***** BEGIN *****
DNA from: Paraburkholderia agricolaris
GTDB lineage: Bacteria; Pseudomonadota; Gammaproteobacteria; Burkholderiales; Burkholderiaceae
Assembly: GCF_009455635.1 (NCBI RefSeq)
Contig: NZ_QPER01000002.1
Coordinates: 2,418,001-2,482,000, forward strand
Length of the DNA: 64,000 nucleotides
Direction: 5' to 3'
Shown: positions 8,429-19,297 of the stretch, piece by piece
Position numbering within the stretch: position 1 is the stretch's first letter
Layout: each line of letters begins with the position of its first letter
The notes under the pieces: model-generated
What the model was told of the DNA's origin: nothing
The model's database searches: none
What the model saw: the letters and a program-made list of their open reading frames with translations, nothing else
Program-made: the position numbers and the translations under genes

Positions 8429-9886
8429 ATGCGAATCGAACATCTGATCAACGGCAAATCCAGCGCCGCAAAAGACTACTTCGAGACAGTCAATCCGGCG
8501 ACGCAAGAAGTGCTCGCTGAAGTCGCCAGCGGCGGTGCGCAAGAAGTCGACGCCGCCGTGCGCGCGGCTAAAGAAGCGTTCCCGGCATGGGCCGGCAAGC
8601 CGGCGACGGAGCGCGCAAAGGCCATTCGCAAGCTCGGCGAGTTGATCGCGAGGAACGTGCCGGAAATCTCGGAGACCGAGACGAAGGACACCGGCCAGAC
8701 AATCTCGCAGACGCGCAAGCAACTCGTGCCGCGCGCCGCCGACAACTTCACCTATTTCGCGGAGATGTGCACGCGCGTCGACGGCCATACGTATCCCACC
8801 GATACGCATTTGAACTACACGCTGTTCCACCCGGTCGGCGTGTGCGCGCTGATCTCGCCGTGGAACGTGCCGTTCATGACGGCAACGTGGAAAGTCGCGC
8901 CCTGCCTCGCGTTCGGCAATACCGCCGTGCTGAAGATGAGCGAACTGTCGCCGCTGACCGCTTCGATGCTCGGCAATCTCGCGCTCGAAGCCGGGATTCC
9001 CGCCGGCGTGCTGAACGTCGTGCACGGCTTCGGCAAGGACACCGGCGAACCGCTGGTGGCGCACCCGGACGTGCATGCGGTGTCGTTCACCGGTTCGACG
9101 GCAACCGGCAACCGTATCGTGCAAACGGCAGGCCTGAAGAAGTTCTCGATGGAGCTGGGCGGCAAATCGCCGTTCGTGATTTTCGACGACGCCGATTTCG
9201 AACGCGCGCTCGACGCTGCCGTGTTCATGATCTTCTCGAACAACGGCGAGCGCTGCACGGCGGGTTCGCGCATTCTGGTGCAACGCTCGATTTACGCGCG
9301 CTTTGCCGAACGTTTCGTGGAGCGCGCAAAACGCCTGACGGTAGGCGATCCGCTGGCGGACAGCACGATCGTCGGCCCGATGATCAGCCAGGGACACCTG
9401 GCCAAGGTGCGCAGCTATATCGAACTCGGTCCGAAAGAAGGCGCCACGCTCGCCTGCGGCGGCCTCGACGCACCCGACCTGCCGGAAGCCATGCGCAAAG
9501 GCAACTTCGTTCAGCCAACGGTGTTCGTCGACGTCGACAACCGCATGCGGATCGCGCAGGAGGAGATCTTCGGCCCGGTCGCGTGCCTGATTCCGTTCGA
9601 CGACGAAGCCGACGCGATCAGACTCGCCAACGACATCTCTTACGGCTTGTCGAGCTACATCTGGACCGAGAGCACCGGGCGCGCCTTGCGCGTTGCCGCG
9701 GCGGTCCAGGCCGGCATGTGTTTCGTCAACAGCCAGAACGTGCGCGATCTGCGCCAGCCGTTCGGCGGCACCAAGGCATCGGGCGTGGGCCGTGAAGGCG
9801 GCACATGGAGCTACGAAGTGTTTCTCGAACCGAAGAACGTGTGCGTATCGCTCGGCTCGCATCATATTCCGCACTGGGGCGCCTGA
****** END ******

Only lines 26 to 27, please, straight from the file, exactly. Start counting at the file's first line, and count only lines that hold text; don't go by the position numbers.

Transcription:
9301 CTTTGCCGAACGTTTCGTGGAGCGCGCAAAACGCCTGACGGTAGGCGATCCGCTGGCGGACAGCACGATCGTCGGCCCGATGATCAGCCAGGGACACCTG
9401 GCCAAGGTGCGCAGCTATATCGAACTCGGTCCGAAAGAAGGCGCCACGCTCGCCTGCGGCGGCCTCGACGCACCCGACCTGCCGGAAGCCATGCGCAAAG